This is the thing – we are to be wise as serpents and innocent as doves at the same time. But we can be – because we are children of Adam and children of God at the same time. We have to believe, and remember that we are capable of grotesque sin, because in Adam we have done it all. And we have to believe that Christ is capable of a greater righteousness that can and has swallowed that sin up.

When Christians make messes of situations like this – like being foolish enough to bring an abuser back to church with his abuse, or acting as though forgiveness and trust are the same thing, pretending not to know something terrible about someone they respect, or  simply forgetting what people are capable of – it is fundamentally a problem with what we believe about ourselves and about Christ.

Lately I have seen many Christians with an anger against this kind of sin, which is right. What is wrong is to forget the solution.  We cannot save ourselves by trying to separate ourselves out from the sinners. We cannot banish sinners from us and remain pure. We cannot save ourselves with the blood of a perpetrator. We are the sinners, all of us, and He is the Savior, whose blood is sufficient for all. Do not let fear or guilt or sexual confusion or brokenness or anger become your identity. Your identity is in Christ. A victorious, conquering, joyful, rejoicing, steadfast, merciful, just, holy, true and faithful Christ. He has taken our sin so that we might never have to be apart from Him. Praise Him. Love Him. Worship Him. Be His.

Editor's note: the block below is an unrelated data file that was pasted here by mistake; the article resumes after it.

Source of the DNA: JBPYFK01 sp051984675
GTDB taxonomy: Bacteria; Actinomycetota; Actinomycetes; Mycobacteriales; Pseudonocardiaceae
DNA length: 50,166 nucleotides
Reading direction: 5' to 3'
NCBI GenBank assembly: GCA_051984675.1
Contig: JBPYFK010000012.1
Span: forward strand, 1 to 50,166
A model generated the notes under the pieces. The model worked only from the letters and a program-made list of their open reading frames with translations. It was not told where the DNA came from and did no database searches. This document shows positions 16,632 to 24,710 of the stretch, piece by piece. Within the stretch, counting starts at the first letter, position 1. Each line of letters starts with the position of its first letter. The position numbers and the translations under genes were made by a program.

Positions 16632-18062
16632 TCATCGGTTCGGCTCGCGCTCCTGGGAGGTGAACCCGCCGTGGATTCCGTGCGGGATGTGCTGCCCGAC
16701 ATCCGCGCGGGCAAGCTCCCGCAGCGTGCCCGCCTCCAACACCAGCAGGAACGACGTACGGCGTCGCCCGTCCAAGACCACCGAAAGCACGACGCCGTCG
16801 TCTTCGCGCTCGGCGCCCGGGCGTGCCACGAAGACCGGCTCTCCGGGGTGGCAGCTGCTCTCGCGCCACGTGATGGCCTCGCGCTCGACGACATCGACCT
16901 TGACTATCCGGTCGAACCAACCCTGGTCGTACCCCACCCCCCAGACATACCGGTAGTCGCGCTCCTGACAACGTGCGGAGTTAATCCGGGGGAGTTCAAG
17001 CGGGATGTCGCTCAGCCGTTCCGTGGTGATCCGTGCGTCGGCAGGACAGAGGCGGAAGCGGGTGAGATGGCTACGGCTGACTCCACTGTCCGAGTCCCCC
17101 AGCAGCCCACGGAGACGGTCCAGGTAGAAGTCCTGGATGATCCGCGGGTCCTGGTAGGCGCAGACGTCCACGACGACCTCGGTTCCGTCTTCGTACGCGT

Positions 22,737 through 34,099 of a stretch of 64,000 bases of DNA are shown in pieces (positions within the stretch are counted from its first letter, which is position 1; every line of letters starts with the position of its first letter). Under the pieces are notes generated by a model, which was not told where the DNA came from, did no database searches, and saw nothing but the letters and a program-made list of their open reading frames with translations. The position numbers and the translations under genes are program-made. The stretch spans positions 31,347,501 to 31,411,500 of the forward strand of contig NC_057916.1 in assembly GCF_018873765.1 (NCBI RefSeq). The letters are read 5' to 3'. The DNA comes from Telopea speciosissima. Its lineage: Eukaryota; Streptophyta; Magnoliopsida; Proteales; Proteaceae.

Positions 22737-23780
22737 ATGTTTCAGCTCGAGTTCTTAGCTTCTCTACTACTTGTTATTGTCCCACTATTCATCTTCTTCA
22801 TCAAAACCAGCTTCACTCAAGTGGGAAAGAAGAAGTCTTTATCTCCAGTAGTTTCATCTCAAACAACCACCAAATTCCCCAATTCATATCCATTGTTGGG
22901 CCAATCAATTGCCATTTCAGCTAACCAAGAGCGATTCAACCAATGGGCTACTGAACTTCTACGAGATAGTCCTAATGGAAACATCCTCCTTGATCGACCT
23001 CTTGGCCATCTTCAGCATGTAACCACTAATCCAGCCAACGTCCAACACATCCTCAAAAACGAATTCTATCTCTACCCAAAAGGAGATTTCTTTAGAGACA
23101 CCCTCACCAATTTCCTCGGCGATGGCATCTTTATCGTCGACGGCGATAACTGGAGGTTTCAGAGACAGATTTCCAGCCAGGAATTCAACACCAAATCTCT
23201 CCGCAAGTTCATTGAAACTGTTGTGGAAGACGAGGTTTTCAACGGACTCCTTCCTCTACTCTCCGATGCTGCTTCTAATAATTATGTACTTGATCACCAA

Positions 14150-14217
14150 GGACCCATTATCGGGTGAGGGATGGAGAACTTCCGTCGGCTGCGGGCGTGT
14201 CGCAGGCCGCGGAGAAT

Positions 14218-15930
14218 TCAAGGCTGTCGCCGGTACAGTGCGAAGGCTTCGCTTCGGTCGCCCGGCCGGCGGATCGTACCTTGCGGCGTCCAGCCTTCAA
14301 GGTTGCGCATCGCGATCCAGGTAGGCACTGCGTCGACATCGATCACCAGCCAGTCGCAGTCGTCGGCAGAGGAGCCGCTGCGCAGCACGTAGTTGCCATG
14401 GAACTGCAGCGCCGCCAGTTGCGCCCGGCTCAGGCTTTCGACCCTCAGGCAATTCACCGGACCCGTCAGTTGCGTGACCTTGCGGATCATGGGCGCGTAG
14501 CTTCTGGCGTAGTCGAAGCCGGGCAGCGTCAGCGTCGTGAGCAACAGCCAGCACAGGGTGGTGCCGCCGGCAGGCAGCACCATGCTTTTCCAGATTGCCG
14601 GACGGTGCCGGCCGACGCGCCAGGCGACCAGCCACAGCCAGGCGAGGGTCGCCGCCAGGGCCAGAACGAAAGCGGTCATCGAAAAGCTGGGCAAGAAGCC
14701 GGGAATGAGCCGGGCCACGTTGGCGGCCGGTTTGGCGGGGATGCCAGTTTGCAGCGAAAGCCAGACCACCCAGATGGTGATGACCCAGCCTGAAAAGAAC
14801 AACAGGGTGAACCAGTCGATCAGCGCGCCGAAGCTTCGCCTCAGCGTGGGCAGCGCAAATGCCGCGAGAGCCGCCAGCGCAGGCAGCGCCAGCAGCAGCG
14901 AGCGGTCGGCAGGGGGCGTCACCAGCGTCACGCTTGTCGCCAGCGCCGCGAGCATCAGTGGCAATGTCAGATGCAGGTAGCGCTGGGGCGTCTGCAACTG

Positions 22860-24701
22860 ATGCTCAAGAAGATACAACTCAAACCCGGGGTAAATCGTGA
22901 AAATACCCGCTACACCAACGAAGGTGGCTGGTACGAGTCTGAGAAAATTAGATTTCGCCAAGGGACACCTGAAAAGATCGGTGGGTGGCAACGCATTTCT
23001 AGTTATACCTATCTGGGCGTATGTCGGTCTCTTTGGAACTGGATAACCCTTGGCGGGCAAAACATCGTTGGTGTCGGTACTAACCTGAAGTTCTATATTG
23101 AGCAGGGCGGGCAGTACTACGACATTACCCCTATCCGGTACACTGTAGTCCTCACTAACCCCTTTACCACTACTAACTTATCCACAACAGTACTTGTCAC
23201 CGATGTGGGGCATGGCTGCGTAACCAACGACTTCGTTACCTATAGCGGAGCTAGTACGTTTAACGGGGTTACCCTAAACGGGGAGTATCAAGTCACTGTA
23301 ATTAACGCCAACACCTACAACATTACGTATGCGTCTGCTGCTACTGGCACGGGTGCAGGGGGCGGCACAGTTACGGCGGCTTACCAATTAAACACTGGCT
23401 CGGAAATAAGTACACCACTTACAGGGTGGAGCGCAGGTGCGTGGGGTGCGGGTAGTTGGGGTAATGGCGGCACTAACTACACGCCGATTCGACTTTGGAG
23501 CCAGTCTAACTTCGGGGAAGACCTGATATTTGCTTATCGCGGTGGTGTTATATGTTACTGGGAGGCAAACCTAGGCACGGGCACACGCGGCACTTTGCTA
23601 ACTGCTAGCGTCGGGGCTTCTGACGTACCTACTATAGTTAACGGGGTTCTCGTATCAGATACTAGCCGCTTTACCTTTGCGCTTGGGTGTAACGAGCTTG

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49 thoughts on “Out of My Comfort Zone

  1. Good words! I always think back on your Dad’s (I think he’s the originator, anyway, and if I’m misappropriating then he has to forgive me :)) charge that we are called to forgive, not to forget. Though we’d all like to.

  2. Remember when Corrie TenBoom runs into one of her Nazi persecutors post War. The scene still makes my eyes well up. Her immediate hatred and aversion to him. His plea for mercy and forgiveness. Her extending her hand to shake his. A Beautiful, painful, shocking, wonder.

  3. Hi Rachel, Another well-written article. Do you have an e-mail address where I could send you a private note? THANKS,
    Lisa Van Deventer

  4. “Do not let fear or guilt or sexual confusion or brokenness or anger become your identity. Your identity is in Christ.”
    Amen! That says it all.

  5. “First of all, if you were abused or molested in a way or at a time of life when you absolutely could not resist, did not understand what was happening, or were otherwise completely innocent, someone sinned dramatically against you.”

    Amen!

    Can I add, though, that abuse is rarely that cut and dried – where one ‘absolutely’ could not have resisted and is ‘completely’ innocent. Predators often prey on victims who technically can resist, but who practically can not resist because of fear or lack of friends who would believe them or because the abuser has convinced them of their own complicity.

    Such people also need to have acknowledged that they were sinned against greatly. If you limit acknowledgement of great wrong done to only the completely pure, there won’t be much acknowledgement of wrong at all.